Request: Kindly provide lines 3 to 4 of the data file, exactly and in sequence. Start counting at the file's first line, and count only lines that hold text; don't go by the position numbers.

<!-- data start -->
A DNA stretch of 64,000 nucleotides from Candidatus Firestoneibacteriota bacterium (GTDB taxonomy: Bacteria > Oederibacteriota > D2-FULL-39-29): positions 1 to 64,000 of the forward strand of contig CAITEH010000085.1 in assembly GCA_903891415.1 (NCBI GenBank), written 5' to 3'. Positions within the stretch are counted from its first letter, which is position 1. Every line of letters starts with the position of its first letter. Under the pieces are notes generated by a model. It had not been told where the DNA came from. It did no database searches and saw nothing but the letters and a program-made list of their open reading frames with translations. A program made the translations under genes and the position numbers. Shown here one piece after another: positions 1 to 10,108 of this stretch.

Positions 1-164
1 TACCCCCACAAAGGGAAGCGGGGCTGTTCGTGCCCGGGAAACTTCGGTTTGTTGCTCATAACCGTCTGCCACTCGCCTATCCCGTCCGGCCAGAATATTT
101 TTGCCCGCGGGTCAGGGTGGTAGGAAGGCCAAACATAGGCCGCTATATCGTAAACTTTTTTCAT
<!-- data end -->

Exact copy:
1 TACCCCCACAAAGGGAAGCGGGGCTGTTCGTGCCCGGGAAACTTCGGTTTGTTGCTCATAACCGTCTGCCACTCGCCTATCCCGTCCGGCCAGAATATTT
101 TTGCCCGCGGGTCAGGGTGGTAGGAAGGCCAAACATAGGCCGCTATATCGTAAACTTTTTTCAT